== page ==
MINNEAPOLIS (WCCO) — Critics of last week’s Supreme Court ruling to legalize same-sex marriage say they’re not done fighting.

The conservative Minnesota Family Council says it will now concentrate efforts on passing laws “to ensure that people of faith aren’t forced by the government to violate their beliefs about marriage.”

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The group is urging its supporters to back a bill from state Sen. Paul Gazelka that would allow certain business owners to refuse service to same-sex couples.

“The government is coming in and punishing them,” said Gazelka, a Republican from Nisswa, who introduced his “Freedom of Conscience” bill in May.

He said then that many business owners of faith don’t want to be part of any activities around same-sex weddings.

“It comes to the place where it is the actual celebration of the wedding that they have a moral conflict that they don’t want to participate, because they believe it’s wrong,” he said.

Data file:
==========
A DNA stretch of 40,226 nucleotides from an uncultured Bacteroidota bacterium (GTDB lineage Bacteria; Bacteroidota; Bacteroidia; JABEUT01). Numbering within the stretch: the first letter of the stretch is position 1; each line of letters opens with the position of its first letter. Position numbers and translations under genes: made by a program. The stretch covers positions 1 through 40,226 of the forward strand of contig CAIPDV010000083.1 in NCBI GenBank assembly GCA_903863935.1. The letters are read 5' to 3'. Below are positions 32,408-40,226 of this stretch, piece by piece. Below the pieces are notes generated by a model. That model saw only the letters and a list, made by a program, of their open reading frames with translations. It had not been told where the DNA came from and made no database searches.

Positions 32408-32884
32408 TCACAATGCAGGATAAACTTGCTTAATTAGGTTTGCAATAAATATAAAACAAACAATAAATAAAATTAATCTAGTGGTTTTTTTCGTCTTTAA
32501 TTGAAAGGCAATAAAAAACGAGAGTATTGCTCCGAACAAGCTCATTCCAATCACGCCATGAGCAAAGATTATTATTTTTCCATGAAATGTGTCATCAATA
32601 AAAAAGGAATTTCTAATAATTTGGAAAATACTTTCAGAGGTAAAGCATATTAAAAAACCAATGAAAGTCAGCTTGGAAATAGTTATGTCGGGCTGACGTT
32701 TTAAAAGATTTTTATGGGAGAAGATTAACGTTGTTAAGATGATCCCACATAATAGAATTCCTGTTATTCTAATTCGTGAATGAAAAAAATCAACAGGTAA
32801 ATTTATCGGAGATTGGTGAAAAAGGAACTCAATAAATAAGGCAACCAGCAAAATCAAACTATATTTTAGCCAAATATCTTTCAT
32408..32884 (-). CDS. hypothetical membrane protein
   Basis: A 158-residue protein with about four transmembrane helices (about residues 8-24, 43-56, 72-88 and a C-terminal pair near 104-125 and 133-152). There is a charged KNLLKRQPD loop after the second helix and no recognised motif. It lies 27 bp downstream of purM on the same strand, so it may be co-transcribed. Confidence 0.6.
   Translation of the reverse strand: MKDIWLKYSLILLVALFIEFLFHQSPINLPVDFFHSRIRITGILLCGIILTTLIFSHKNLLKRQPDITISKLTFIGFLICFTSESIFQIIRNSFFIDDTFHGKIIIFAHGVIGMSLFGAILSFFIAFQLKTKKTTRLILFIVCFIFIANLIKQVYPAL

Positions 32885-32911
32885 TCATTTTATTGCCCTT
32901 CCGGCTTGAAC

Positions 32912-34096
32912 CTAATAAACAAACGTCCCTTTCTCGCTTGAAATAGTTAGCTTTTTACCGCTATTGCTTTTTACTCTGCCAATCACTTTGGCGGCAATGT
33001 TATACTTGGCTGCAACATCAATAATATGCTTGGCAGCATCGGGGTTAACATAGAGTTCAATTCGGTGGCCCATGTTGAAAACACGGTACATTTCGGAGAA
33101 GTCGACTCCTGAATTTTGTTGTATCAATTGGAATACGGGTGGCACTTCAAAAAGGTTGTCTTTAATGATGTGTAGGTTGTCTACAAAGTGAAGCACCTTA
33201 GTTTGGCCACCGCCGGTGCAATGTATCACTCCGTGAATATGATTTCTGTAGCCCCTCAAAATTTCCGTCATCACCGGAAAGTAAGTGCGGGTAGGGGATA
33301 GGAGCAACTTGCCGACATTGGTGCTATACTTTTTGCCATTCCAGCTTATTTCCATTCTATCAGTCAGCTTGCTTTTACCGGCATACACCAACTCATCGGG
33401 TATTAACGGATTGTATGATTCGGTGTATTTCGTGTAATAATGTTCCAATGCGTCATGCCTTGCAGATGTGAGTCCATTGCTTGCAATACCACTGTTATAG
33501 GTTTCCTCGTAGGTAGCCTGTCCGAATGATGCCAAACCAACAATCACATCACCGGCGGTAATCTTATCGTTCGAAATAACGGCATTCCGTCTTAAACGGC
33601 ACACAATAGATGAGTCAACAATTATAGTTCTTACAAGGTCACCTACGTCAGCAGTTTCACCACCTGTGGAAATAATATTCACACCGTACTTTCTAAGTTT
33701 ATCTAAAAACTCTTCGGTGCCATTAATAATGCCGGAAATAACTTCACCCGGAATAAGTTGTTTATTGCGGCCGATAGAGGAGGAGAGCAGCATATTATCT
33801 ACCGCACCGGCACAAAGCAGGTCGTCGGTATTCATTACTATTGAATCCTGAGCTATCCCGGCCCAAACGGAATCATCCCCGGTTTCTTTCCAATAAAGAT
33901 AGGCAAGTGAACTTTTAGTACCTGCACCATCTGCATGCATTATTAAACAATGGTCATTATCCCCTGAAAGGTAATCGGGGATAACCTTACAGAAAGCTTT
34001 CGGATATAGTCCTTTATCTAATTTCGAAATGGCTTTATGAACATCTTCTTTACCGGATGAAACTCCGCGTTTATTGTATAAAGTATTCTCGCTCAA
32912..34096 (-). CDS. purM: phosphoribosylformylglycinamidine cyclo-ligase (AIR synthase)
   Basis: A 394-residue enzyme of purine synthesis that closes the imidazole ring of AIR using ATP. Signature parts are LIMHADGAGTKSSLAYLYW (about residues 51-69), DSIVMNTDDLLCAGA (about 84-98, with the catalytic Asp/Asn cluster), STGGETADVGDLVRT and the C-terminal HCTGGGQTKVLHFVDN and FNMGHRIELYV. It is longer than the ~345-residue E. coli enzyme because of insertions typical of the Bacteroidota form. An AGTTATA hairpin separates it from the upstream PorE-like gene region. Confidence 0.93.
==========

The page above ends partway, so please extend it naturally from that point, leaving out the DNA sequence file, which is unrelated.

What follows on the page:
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Gazelka’s bill would allow marriage-related business owners “with a sincerely held religious belief” to refuse services to gay couples such as cake-making, flower arranging, or renting out hotel and reception facilities.

Minnesota’s new gay marriage law already exempts churches from performing gay weddings if they object to same-sex marriage.

But the legal director of Minnesota’s largest LGBT organization says the state could carve out more exemptions if it wanted to.

“When you are talking about private entities and what they are required to do, oftentimes those questions come up under state law,” said Phil Duran of OutFront Minnesota. “They are not constitutional issues, and so they can play out in more complicated ways.”

Twenty-one states currently have some form of Religious Freedom Acts, and 17 states introduced new bills this year, according to the National Conference of State Legislatures.

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Minnesota Gov. Mark Dayton, a Democrat who signed the state’s gay marriage laws, said he will “strongly oppose” any attempts to change it.